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I always thought that if something is made of gold, it is a gold thing, if it looks like gold but might not be, it is golden. But looking in the dictionary, I can see I was wrong.

In the Cambridge dictionary, for both gold and golden it reads:

made of gold, or the colour of gold

For "golden" it reads in also:

made of gold

Example sentences for gold:

She always does her presents up beautifully in gold and silver paper.
She was wearing a gold Lurex top with a pink mini skirt.
There are a couple of fish with blue markings, and a few more with gold stripes down the side.

  1. I understand in those examples "gold" refers to the color but why it is not golden?
  2. How would the meaning change if I put "golden" there?
  3. How to tell which one should I use?
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I think the choice of "gold" and not "golden" in those examples has to do with parallelism. Other things are being described by color as well--the gold top and the pink skirt, the blue and gold fish.

Gold is the name of the color, so in a list of colors, gold is the preferred form. The meaning doesn't necessarily change if you say golden instead, it just makes the sentence less parallel.

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As an American English speaker, I use gold and golden interchangeably, except in common phrases, like "silver and gold" (or "gold and silver") are often paired, you could say "golden and silvery" but that sounds odd to me.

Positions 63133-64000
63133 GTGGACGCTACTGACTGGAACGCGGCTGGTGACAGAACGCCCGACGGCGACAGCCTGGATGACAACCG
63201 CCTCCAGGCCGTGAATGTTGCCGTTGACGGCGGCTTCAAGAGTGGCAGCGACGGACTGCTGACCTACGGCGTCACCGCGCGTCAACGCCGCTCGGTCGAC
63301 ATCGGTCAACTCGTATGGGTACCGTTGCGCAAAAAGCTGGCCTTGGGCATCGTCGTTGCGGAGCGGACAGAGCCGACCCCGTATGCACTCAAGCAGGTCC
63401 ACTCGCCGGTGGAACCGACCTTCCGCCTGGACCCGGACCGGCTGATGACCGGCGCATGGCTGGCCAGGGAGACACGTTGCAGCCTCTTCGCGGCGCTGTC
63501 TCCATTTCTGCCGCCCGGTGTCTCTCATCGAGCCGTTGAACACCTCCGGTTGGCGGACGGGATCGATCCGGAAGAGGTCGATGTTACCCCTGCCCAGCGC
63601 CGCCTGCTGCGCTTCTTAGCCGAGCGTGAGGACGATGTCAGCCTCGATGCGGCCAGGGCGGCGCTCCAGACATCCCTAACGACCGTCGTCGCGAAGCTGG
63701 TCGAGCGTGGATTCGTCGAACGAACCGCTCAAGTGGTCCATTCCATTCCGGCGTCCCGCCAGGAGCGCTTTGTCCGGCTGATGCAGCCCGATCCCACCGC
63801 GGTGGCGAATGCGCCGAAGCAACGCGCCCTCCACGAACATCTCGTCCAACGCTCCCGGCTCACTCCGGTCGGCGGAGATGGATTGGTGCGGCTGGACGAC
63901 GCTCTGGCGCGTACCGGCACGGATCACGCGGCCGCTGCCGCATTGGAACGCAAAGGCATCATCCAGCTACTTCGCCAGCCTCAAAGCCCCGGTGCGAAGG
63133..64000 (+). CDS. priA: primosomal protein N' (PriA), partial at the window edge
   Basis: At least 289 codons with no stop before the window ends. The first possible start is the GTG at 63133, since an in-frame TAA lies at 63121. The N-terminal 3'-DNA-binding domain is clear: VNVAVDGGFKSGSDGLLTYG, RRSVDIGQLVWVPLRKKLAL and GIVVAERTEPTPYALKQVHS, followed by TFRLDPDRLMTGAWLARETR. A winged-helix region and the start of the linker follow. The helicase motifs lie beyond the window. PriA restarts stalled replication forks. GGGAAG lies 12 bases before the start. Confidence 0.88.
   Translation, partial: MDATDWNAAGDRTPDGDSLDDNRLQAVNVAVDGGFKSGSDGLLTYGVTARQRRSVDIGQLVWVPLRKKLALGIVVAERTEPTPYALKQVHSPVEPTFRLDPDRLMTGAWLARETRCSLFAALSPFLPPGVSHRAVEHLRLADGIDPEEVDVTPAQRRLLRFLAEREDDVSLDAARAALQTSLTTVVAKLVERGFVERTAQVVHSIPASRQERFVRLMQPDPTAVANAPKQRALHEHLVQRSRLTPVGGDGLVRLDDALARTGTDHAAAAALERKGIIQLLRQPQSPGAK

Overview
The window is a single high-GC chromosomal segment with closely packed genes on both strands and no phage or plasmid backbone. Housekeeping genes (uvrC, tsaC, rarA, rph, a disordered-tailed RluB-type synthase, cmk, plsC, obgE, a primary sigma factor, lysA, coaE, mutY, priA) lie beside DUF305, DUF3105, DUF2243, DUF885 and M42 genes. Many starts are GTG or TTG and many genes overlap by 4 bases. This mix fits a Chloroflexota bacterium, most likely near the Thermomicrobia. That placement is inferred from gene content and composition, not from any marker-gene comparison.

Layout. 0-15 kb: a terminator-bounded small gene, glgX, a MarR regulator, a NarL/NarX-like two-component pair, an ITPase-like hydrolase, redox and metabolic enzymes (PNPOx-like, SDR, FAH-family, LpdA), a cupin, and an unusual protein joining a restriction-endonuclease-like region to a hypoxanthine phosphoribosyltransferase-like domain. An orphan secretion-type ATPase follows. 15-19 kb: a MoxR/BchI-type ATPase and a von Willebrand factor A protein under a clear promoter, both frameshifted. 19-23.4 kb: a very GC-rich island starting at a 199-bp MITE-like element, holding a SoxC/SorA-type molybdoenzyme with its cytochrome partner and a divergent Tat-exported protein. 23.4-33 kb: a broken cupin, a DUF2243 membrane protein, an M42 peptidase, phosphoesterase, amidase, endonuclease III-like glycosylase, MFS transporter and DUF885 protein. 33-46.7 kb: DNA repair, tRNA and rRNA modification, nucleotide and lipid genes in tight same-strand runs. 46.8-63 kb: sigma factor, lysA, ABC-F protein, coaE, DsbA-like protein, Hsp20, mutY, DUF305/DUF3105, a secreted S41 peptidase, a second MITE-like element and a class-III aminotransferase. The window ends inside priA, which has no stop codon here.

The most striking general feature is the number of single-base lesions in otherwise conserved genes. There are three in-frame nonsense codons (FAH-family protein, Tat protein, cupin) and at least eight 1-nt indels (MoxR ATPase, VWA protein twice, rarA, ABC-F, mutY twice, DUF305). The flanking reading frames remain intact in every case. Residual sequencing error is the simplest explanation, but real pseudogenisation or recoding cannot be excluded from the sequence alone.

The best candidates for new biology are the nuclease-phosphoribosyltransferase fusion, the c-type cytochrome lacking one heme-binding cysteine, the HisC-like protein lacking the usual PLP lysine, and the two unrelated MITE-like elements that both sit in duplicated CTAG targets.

If you are using the word "gold" to describe something that is not made of gold, then it's like a metaphor, you are evoking the metal (not just the color) -- the princess with the golden hair vs the princess with hair of gold. (Gold-haired princess would also be correct.)

That said, I hear "gold" more often used to describe gold-colored than "golden" -- the distinction is not very significant.

  • And what about when you talk about jewelry? I would expect gold to be used more if the item in question is truly made of gold. And why then I should not say "gold hair", if gold also refers to the color? – John V Feb 5 at 8:23
  • You could say "the princess with the gold hair" or "golden hair" -- I believe the first is technically a metaphor, but used fairly interchangeably (at least in USA). – Ultrasaurus Feb 5 at 8:30
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    "Golden jewellery" to me means gold-coloured, while "gold jewellery" means it's actually made of gold. But that's pretty much limited to material objects as a distinction. – SamBC Feb 5 at 21:37
  • In advertising, it's legally required that "gold" jewelry contain a minimum percentage (by weight) of the metal gold. – dan04 Feb 8 at 5:59
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@Katy has the answer for your example sentences.

Golden tends to be used metaphorically, and it should be used when the object cannot possibly be made of gold. Examples:

golden goose
golden handshake
golden opportunity
golden age

Otherwise, gold is shorter and more common.

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